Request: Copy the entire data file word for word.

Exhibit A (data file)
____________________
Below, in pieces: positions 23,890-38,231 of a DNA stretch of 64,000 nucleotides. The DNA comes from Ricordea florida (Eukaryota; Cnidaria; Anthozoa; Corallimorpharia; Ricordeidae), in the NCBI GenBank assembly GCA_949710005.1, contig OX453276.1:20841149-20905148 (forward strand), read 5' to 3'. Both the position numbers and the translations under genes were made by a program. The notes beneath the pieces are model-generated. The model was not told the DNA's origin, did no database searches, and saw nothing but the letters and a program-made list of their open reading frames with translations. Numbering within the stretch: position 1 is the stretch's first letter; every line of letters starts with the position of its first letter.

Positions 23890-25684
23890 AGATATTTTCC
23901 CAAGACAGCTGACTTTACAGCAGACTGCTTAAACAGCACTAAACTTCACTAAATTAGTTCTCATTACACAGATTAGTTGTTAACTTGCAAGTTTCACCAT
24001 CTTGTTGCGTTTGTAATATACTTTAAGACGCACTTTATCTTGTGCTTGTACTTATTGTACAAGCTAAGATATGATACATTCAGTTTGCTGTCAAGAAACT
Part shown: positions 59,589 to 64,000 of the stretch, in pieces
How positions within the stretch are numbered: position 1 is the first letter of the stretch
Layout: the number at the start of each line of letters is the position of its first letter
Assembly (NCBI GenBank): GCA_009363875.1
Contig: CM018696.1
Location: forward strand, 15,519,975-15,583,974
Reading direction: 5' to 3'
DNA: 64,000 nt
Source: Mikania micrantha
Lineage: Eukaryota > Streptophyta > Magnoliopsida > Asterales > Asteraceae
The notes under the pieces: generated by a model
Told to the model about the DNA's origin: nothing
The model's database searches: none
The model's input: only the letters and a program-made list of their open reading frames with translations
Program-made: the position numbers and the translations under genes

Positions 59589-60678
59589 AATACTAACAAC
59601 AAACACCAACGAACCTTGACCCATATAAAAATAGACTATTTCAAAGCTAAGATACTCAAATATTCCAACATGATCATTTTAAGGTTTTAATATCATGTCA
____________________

Below, in pieces: positions 23,890-38,231 of a DNA stretch of 64,000 nucleotides. The DNA comes from Ricordea florida (Eukaryota; Cnidaria; Anthozoa; Corallimorpharia; Ricordeidae), in the NCBI GenBank assembly GCA_949710005.1, contig OX453276.1:20841149-20905148 (forward strand), read 5' to 3'. Both the position numbers and the translations under genes were made by a program. The notes beneath the pieces are model-generated. The model was not told the DNA's origin, did no database searches, and saw nothing but the letters and a program-made list of their open reading frames with translations. Numbering within the stretch: position 1 is the stretch's first letter; every line of letters starts with the position of its first letter.

Positions 23890-25684
23890 AGATATTTTCC
23901 CAAGACAGCTGACTTTACAGCAGACTGCTTAAACAGCACTAAACTTCACTAAATTAGTTCTCATTACACAGATTAGTTGTTAACTTGCAAGTTTCACCAT
24001 CTTGTTGCGTTTGTAATATACTTTAAGACGCACTTTATCTTGTGCTTGTACTTATTGTACAAGCTAAGATATGATACATTCAGTTTGCTGTCAAGAAACT
Part shown: positions 59,589 to 64,000 of the stretch, in pieces
How positions within the stretch are numbered: position 1 is the first letter of the stretch
Layout: the number at the start of each line of letters is the position of its first letter
Assembly (NCBI GenBank): GCA_009363875.1
Contig: CM018696.1
Location: forward strand, 15,519,975-15,583,974
Reading direction: 5' to 3'
DNA: 64,000 nt
Source: Mikania micrantha
Lineage: Eukaryota > Streptophyta > Magnoliopsida > Asterales > Asteraceae
The notes under the pieces: generated by a model
Told to the model about the DNA's origin: nothing
The model's database searches: none
The model's input: only the letters and a program-made list of their open reading frames with translations
Program-made: the position numbers and the translations under genes

Positions 59589-60678
59589 AATACTAACAAC
59601 AAACACCAACGAACCTTGACCCATATAAAAATAGACTATTTCAAAGCTAAGATACTCAAATATTCCAACATGATCATTTTAAGGTTTTAATATCATGTCA